/authors Jakub Kopec, Klára Zahradníčková, Tomáš Džadoň/in cooperation with Paly Paštika (murals), Aurélia Garová (visual identity), Luboš Zbranek (visualizations), Lynda Zein (opponency)/2nd prize in the international landscape-architectural competition for the design of the Roma and Sinti Holocaust Memorial in Lety u Písku
The Holocaust of the Roma and Sinti represents an open wound to the coexistence between various cultures, not only in the Czech context, but also in the European one. This rupture, which causes and consequences go far beyond the existence of the so-called Gypsy camp into the past and the present, can only be healed through the quest for a common dialogue. The proposal for the Memorial in Lety u Písku attempts to initiate a polyphonic dialogue through landscape and architectural means. It seeks to remind and reveal the individual layers, to understand the relationships between them and to further develop the diversity of the place, witness of this bent destiny.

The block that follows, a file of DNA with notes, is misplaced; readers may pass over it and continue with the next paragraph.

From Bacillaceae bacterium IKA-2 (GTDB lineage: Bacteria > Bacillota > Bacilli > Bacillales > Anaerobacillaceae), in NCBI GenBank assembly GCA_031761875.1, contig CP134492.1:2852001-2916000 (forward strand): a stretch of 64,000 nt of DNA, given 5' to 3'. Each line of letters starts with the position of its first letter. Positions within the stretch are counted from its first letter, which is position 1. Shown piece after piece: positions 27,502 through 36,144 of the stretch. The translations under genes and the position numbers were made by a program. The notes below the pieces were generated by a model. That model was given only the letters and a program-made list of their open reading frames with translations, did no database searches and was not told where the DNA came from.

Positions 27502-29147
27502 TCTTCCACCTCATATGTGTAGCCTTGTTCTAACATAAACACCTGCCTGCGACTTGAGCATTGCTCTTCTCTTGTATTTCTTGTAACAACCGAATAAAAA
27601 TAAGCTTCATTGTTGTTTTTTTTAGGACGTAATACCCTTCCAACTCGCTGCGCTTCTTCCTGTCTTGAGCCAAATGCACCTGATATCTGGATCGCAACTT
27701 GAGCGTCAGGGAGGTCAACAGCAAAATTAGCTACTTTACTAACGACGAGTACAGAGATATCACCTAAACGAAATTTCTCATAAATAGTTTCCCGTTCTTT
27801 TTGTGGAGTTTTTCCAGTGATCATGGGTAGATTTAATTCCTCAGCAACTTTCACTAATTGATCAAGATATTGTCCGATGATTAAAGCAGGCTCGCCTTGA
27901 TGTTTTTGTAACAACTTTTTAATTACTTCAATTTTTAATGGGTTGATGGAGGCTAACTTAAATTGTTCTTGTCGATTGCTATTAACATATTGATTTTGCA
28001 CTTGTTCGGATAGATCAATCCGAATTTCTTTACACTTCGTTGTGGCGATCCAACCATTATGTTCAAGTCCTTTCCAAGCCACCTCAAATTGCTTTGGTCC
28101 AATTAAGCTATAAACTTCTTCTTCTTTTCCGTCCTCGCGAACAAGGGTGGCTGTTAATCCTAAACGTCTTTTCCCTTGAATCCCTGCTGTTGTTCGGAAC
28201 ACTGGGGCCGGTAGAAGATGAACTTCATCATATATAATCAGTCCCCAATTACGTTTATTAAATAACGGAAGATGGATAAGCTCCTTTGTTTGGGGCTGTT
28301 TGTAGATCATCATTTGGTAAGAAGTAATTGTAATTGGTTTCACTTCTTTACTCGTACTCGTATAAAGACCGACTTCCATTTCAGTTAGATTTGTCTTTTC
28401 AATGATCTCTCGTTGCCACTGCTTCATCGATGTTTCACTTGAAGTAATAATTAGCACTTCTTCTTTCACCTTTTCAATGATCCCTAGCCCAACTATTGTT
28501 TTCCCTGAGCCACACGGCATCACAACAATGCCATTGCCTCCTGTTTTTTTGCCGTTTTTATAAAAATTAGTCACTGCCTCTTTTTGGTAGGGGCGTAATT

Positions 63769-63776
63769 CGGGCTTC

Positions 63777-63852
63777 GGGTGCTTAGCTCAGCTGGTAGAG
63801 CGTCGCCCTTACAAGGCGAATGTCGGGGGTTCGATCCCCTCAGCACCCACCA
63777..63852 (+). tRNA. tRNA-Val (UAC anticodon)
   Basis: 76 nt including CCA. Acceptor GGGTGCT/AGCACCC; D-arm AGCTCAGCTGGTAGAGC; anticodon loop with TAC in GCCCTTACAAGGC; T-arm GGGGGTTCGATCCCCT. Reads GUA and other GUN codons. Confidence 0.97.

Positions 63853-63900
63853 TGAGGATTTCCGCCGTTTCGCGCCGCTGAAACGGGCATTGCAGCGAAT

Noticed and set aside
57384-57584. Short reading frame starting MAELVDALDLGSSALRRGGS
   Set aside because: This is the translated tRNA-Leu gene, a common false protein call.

The concept for the new Memorial restores the cultural and natural landscape that has been devastated in recent decades by a large-scale pig farm, whose machinery has in a way concurred the former labor camp. With few exceptions, the design removes the pig farm facilities, eliminating the environmental and mental burdens associated with them. The vacated area frees space for the revitalisation of an extensive meadow, which refers to a former pasture previously located on the premises. Surrounding the Central Meadow, a main visitor’s route connects all the different elements of the Memorial. A softer access to the area is provided by a one-way road connecting both of the existing entrances to the site, with the parking resolved and aligning along. Each of the places on the journey is dotted with a simple bench to rest and an information board with a schematic map and information about each individual stops in three languages - Romany, Czech and English.